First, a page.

Two months seem to be a very long time in finance and politics. It didn’t take much for the Draghi effect to translate into lower spreads and record bond issuance by European banks and other corporates. Until last August, the likes of Unicredit, Monte Paschi, Banco Popolare, but also Enel and Generali, were having a tough time to issue debt at acceptable cost. Even the Italian government had to pay record yields on short dated paper. However in the last 60 days everything seems to have changed. Paper issued in the summer is now trading ten points above, and all the above issuers have inundated the market with new issuance at continuously tighter spreads. Even the famous Bund/BTP spread has tightened back to 330bps. Retail investors seem they cannot get enough of it.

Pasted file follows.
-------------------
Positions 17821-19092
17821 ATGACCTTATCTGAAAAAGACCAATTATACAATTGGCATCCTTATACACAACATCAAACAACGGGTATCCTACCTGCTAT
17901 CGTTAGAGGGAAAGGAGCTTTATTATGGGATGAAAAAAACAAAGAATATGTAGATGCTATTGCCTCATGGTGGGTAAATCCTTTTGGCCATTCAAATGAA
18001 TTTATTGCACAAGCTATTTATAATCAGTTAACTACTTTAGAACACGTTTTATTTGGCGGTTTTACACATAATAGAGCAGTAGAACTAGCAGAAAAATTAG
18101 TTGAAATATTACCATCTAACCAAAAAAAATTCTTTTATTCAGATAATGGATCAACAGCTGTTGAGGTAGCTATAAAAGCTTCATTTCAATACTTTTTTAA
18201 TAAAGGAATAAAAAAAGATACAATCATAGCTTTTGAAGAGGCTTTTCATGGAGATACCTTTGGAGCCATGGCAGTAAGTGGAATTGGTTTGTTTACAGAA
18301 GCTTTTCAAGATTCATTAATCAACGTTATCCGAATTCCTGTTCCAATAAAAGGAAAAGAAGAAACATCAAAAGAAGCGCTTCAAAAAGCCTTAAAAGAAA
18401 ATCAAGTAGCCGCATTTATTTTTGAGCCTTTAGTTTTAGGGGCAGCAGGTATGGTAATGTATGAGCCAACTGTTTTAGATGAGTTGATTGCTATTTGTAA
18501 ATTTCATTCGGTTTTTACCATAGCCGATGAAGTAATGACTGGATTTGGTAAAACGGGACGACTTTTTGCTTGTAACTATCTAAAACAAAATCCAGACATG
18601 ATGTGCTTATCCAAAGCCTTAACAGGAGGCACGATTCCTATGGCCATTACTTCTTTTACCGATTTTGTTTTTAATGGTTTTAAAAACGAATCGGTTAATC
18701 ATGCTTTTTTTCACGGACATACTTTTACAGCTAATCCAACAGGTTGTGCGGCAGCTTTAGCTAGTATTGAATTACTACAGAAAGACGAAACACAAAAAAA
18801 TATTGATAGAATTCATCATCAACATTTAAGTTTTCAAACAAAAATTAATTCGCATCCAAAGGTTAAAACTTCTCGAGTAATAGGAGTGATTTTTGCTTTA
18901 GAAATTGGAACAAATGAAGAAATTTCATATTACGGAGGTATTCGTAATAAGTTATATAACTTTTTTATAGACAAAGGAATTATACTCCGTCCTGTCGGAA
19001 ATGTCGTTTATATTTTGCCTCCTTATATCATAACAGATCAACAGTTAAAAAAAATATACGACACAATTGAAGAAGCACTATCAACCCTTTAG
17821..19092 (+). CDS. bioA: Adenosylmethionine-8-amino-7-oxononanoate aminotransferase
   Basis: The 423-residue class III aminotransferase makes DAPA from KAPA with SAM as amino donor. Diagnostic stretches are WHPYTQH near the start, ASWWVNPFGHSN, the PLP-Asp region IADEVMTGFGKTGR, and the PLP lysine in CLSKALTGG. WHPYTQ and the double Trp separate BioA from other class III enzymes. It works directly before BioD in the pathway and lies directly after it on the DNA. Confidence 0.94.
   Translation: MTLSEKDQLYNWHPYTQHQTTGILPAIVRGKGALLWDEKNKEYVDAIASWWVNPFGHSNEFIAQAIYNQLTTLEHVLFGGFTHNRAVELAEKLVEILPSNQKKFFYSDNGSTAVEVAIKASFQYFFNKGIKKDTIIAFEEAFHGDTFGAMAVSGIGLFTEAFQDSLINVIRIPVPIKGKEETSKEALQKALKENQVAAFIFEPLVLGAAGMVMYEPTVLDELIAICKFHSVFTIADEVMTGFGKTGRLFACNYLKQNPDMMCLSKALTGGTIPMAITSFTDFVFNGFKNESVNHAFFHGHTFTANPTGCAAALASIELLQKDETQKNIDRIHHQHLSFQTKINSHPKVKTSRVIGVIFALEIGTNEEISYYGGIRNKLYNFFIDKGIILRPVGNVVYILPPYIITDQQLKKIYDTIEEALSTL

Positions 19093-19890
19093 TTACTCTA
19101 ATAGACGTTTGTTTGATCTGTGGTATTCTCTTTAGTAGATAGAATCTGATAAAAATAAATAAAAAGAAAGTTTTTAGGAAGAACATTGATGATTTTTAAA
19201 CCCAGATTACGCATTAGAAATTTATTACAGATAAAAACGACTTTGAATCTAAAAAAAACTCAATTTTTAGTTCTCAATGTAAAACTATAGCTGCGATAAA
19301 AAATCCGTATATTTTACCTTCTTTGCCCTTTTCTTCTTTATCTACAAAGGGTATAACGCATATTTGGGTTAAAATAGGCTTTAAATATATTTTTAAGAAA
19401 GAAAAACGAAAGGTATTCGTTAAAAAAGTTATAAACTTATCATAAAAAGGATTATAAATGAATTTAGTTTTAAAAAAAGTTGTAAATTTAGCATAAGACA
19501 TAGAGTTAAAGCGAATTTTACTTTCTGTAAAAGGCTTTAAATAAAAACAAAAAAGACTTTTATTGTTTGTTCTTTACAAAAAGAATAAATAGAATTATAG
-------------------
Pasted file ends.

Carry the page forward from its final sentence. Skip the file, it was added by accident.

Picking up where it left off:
The market is clearly back to Risk-On, and big time, but the question as always is: will it last? If we take the US version of QE, the answer is that it may last for quite some time, and we are hearing that hedge funds and other pundits who were caught not long enough are continuing to add to positions. However, Europe is different, because unlike the US where there is only one person talking at one time, Europe will continue to be a cacophony of different spins and interests. Currently the odds seem to have turned back in favour of keeping Greece in the Euro and allowing Spain to use the EU facility with minimum stigma…but we wouldn’t bet on a smooth ride.